May 23, 2019
By: Michael Mansard, Principal, Business Transformation & Innovation at Zuora Inc.
Industry 4.0—especially the internet of things (IoT)—is transforming manufacturing. This digital transformation integrates disruptive technologies like automation, cloud computing, and data collection into traditional manufacturing processes. The resulting new range of products and services creates a win-win situation, spawning monetization opportunities for manufacturers while improving the customer experience.
The success of Industry 4.0 thus far has clearly sparked a trend, with IoT growing 22% in 2018, surpassing the growth of traditional subscription-based businesses like media and software, according to the latest Subscription Economy Index (SEI). And usage of the core technologies fueling Industry 4.0 are expected to grow from 20%-80% by 2023. For example:
- Expected growth in IoT by 20-30 % to $2900 billion by 2024
- Expected growth in AI by 50-60% to $200 billion by 2025
- Expected growth in cloudification and API by 20-30% to $200 billion by 2020
- Expected growth in blockchain technologies by 70-80% to $20 billion by 2023
While the trend toward Industry 4.0 is clear, only 14% of manufacturers say they have created go-to-market IoT strategies. The challenge that many manufacturers face is that, in order to successfully implement digital transformation, new business models are required. Companies that embrace these new models and expand their range of products and services are poised to seize a competitive advantage.
Dynamic Business Models for Industry 4.0
Traditionally, manufacturers focused on identifying a need in the marketplace and meeting that need with a product. The key challenge was to make the best product as efficiently as possible, pursuing economies of scale. Ultimately, this model was about getting products to market and selling the maximum number of units. Manufacturers pushed products into as many sales and distribution channels as possible. Everything cascaded from the product itself.
In Industry 4.0, products are no longer the end goal. Instead, they are a vehicle to deliver dynamic solutions for customers. Using the disruptive technologies of Industry 4.0, manufacturers provide not only the product, but also services that build off of data about how the product is used and what outcomes it is achieving.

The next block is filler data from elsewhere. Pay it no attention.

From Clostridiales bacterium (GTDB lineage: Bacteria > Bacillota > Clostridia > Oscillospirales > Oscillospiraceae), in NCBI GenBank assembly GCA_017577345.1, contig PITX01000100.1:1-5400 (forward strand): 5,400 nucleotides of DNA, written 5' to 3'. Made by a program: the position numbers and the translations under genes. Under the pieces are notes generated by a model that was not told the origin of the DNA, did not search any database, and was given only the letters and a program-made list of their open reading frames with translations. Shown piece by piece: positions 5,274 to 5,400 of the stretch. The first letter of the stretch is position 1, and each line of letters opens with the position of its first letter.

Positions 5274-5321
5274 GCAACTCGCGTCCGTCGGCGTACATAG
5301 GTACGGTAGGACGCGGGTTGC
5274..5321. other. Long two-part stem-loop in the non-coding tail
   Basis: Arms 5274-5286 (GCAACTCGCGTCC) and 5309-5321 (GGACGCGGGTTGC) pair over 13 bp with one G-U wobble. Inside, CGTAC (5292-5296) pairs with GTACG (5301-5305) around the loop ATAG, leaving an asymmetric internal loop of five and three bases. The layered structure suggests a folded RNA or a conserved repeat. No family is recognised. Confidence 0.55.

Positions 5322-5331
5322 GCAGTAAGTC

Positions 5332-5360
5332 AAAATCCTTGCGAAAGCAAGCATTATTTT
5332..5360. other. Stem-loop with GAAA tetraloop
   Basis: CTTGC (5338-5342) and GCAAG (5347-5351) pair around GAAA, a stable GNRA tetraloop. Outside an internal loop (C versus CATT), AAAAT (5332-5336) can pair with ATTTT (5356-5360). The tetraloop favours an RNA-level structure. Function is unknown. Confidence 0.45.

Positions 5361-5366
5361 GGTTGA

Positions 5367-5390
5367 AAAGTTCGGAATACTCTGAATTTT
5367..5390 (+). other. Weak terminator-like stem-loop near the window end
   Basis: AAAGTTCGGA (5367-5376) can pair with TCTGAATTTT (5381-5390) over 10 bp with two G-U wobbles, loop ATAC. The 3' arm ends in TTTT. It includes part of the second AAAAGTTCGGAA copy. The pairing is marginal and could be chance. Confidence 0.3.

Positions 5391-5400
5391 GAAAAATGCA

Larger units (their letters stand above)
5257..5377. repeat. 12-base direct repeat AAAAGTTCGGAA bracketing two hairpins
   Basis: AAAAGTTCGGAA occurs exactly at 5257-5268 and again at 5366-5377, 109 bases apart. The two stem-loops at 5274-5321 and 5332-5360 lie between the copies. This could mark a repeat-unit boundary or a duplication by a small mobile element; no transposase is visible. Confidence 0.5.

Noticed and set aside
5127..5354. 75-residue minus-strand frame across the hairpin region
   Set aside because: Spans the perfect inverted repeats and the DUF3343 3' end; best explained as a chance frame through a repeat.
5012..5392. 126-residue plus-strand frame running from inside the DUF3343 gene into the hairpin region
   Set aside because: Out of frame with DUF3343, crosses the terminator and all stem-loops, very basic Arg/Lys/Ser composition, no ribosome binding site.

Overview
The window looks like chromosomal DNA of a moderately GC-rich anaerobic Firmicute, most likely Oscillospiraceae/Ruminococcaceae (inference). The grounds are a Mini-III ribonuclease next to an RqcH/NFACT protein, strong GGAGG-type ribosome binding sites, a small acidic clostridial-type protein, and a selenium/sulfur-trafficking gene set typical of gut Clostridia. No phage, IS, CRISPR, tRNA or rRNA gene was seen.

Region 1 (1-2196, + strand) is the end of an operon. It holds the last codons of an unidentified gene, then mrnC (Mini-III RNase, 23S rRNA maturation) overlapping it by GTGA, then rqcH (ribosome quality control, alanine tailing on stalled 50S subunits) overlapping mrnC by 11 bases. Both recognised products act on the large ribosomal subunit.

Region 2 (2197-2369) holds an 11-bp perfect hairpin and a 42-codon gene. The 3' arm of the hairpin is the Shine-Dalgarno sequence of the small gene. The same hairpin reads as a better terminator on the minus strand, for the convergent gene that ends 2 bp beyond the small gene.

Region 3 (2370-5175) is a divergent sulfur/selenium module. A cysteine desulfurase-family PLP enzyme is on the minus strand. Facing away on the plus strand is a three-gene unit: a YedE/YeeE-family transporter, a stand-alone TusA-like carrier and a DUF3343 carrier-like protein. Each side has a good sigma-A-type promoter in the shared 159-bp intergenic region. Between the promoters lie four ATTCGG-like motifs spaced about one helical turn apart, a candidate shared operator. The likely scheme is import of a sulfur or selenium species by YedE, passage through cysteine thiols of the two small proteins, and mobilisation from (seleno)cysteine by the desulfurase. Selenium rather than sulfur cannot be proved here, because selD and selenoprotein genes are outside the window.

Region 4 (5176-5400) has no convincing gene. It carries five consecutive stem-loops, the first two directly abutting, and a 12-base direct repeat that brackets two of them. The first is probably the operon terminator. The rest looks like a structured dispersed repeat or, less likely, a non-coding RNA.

This exchange of information translates into a range of valuable services that can be delivered by the manufacturer. The ongoing nature of these services forms a closer relationship between the customer and manufacturer that is no longer based on single transactions for products.
The customer is now a subscriber. And this subscription-based model becomes a reliable recurring revenue stream for the manufacturer.
Services over Products: CAT and Siemens
Leading edge manufacturers are already implementing this strategy to drive impressive growth. Caterpillar (CAT), the world’s largest equipment manufacturer, is a case in point. The company now produces connected machines (and retrofits older models) with integrated sensors that gather data about usage. This data helps customers optimize the use of their fleets and reduce the overall cost of ownership. As a result, CAT has new recurring revenue streams, closer relationships with their customers, and the largest connected fleet in the world, with more than 500,000 connected assets in the field.